2. Preheat the oven to 180c. Prepare your chicken – I butterflied mine so that it would cook more quickly and evenly by slicing along the side of the breast (lengthways) as if I were cutting open a roll, then folded the top back so that it was half the depth and double the width, as above. how to make pesto chicken 
  3. Spoon the pesto onto the chicken and spread it out to coat it. Put on a tray in the oven for 10-15 minutes until cooked through.ideas for using up wraps 
  4. Now you can prepare your tortilla. Grate the cheese onto one half of the wrap…quesadilla recipe 
  5. Add the cooked onions and peppers (as if you were making a sandwich)…pesto chicken recipe 
  6. Once the chicken has cooked, slice it up, keeping the pesto on top, and later it onto the peppers, onions and cheese. chicken quesadilla recipe 7. Look how good it looks already!  what is a quesadilla  8. Now fold over the bare side of the wrap  into this sort of giant, flat taco shape, and place your griddle on medium to high heat (not too high as it could burn whilst you’re trying to melt the cheese). If you don’t have a griddle pan, a large frying pan will do the job but you won’t get the “I’m a big show-off” grill lines- no oil necessary; just a dry pan will suffice.how to make quesadillas at home  

9.  When the bottom is starting to brown abs crisp and the cheese is starting to melt, flip it over and repeat on the other side.best ever quesadilla   10. Check the cheese has melted and serve. If you don’t to share or get neat about things, cut it into triangles (like a pizza)…but this was my supper and I wanted  it to look giant!

chicken, pepper and cheese  quesadilla
You know you need this….


Roast Sweet Potato and Pepper Soup

If you eat soup every week of winter, like I do, it can get difficult to come up with new ideas as to how to make them all different. Charles doesn’t believe in sweet potato soup because he reckons it’s too carb-based to be a light vegetable soup, but I reckon it’s ok every now and again, as it still counts as one of your 5-a-day, and it’s diluted by other vegetables and stock. It is quite hard to get flavour into root vegetable soups, but I always find that roasting the vegetables first can intensify the flavour of the various vegetables.

You will need:

4 smallish or 3 large sweet potatoes

2 large onions

4 cloves garlic

1 leek

3 medium carrots

1 apple

Olive oil

Chicken stock (I used 3 Knorr cubes)

3 tsp paprika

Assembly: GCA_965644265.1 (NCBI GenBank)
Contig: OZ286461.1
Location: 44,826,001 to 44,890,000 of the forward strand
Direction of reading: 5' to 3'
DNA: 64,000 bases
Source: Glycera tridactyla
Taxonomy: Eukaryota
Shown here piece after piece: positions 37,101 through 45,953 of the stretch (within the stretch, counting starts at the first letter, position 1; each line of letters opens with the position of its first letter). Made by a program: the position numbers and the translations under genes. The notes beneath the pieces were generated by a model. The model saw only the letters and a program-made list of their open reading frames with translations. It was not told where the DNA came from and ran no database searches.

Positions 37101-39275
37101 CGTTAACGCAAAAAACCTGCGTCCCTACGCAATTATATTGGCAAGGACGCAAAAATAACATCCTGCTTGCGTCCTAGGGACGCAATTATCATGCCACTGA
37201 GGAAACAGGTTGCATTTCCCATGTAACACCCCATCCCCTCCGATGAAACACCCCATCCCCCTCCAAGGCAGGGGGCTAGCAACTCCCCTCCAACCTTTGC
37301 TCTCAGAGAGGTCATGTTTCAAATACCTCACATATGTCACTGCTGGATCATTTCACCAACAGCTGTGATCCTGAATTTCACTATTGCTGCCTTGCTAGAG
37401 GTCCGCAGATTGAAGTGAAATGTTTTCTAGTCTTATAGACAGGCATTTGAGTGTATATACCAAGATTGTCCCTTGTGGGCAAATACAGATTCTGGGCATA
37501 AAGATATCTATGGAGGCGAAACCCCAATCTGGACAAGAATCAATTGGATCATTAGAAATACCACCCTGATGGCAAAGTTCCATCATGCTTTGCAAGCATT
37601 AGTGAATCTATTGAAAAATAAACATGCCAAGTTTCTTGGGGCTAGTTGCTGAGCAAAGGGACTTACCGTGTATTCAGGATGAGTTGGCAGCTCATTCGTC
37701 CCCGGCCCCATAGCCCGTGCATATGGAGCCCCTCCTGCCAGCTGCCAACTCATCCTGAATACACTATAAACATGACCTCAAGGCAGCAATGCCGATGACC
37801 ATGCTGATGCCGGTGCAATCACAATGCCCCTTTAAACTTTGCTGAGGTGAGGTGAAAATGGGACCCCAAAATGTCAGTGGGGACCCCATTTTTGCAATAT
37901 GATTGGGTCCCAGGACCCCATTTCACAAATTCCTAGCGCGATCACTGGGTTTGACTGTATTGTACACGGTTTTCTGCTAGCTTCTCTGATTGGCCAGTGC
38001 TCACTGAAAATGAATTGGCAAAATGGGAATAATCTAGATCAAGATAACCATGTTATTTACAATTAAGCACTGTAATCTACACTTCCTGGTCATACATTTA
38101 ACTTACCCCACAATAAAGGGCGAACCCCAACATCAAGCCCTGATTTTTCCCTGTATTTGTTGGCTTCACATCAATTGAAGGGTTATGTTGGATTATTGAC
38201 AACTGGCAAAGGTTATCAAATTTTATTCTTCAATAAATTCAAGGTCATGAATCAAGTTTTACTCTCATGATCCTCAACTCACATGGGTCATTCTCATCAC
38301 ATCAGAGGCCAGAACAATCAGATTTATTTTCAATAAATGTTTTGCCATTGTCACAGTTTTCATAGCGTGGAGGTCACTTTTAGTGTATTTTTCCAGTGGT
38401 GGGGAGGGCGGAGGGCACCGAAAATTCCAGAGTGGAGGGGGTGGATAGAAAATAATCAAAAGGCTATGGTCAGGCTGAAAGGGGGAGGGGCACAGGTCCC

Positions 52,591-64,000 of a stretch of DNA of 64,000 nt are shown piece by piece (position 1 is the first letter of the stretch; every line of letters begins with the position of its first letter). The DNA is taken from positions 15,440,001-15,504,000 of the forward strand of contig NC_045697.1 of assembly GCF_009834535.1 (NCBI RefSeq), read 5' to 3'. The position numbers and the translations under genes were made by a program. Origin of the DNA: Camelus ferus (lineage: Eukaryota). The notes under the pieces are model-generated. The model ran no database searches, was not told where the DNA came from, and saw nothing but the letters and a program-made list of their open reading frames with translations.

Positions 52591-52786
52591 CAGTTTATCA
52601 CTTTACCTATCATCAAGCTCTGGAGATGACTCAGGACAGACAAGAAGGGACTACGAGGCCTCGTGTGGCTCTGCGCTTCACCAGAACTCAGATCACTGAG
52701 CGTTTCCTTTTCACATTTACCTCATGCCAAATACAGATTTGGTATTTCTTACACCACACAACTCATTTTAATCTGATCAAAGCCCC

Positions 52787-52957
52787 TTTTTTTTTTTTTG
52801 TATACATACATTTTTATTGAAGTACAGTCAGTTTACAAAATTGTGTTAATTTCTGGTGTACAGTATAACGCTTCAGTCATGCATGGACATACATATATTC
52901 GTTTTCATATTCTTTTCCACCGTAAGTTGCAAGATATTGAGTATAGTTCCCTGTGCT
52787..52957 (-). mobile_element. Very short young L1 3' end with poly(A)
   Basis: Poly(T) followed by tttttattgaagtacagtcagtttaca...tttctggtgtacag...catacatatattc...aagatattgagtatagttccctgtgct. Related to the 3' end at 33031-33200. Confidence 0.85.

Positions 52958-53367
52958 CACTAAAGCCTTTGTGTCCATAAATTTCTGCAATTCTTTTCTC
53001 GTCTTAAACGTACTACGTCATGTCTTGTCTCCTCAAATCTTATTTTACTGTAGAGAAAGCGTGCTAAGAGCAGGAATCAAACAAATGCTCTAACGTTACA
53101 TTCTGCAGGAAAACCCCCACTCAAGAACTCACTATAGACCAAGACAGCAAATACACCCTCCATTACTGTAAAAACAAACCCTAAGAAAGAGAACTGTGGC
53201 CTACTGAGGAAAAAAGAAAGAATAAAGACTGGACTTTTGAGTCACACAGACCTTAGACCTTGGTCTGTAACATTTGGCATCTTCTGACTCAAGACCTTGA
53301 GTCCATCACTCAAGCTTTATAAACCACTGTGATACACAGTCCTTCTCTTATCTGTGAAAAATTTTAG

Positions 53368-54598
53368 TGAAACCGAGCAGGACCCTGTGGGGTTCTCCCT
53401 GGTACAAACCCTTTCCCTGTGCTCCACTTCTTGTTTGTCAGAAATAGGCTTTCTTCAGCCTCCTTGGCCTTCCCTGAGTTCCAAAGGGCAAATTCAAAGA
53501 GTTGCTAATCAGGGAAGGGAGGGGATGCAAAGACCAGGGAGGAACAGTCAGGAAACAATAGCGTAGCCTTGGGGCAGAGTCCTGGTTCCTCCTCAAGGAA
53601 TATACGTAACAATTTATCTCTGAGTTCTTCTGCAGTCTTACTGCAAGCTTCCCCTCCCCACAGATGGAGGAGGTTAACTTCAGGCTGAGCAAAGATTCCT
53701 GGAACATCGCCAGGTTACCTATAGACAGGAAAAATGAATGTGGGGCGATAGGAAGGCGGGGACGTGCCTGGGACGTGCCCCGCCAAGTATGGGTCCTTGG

2 tsp cumin

2 tsp parsley

1 tsp thyme

1 tsp mild chilli powder

2 tsp ground coriander

Salt and pepper

1. Get your oven heated to 180c fan. Cover two large baking trays in tin foil. Cut the onions and leeks into large chunks and place on one of the trays along with the garlic (still in its skin). Splash on some oil, cover with tin foil to avoid crispy bits and shove in the oven. I left the tougher outer layers I usually remove on the vegetables to protect the inside of the veg   from too much heat.

2. Repeat with the sweet potatoes and peppers and the second tray, putting the flesh down and skin up, topping and tailing the sweet potatoes and removing the seeds and stalk from the peppers.  Shove in the oven uncovered so the skins with catch and be easy to remove. Roast both trays for around half an hour.

3. When the onions and lens have largely softened and started to brown, remove from the oven. Allow to cool until you can comfortably touch them, then remove the outer layers and stalks and chop into relatively small pieces. Add some oil to a soup pot and set it on a medium to high heat then add in the onions and leeks to continue to sweat down. Squeeze the garlic out of its skin.

4. Meanwhile, peel and chop the carrots and apple and add to the pot.

how to make soup

5. Allow to cool down for 10 minutes or so while you deal with the rest of the veg.


6. Pull the peppers and sweet potatoes out of the oven. If they’re ready, the skin will be darker and wrinkly.

7. Pinch the skins and pull them away from the flesh. The sweet potatoes will be baked, like solid mash, so they can just be added to the pot and broken up with a spoon.